A research report from Harvard University says that cancer risk may rise up to 12 percent with exposure to radiations. This recent research report, lead by Dr. Aaron Sodickson, assistant director of emergency radiology at Brigham and Women’s Hospital, Boston, has been published in the April issue of Radiology.
The study spread over medical records of 31,462 patients who underwent 190,712 CT scans within 22 years. Amongst these, 33 percent underwent 5 or 5+ scans, 5 percent had 22+ and 1 percent had 38+ scans. 15 percent patients underwent scans with increasing doses of radiations exceeding 100 millisieverts i.e. mSv; it is similar to the dose of radiation that are in a chest x-ray. 4 percent received 250+ mSv, while 1 percent patients were scanned with more than 399 mSv.
It was seen through the research that 7 percent of the patients grew cancer risk up to 1 percent that is more than U.S. cancer risk rate of 42 percent. As per the calculations from the researchers, there was a 12 percent cancer risk increment amongst 315 people who got radiations more than others.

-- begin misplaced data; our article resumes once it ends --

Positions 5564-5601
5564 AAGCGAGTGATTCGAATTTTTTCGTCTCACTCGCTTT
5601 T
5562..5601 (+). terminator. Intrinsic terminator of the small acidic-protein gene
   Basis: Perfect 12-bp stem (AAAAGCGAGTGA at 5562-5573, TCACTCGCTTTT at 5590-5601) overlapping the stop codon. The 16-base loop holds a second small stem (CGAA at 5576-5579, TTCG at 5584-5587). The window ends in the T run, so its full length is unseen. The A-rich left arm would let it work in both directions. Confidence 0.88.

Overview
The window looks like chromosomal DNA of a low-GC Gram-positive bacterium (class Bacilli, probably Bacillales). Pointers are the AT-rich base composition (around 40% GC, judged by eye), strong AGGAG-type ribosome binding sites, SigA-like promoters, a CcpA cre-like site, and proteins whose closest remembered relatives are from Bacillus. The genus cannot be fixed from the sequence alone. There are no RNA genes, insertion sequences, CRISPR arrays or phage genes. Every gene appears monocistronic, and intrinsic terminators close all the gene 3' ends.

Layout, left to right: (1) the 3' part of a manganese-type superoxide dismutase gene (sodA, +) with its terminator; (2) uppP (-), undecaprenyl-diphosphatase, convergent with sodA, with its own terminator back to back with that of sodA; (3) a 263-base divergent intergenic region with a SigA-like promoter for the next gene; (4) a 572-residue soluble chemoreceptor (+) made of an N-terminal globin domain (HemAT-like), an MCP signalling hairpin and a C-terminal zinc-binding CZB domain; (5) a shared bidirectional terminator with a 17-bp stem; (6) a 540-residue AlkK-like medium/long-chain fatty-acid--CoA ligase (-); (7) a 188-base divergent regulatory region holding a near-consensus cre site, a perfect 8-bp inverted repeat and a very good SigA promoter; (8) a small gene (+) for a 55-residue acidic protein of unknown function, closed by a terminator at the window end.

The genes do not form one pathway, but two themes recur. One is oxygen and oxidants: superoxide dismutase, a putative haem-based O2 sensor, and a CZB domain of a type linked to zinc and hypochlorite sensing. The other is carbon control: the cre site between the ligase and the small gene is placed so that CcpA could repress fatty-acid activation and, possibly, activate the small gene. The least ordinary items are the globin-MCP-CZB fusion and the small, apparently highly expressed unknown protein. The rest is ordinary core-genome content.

CT scans are the most reliable and extensively used diagnostic tool, mainly renowned for detecting cancers with accuracy. Contrary to other medical imaging tests and examinations, it is told that CT scans involve a relatively higher radiation dose. Dr. E. Stephen Amis Jr., chairman of the radiology department at Montefiore Medical Center, New York City says that using other scanning methods like ultrasound can mislead.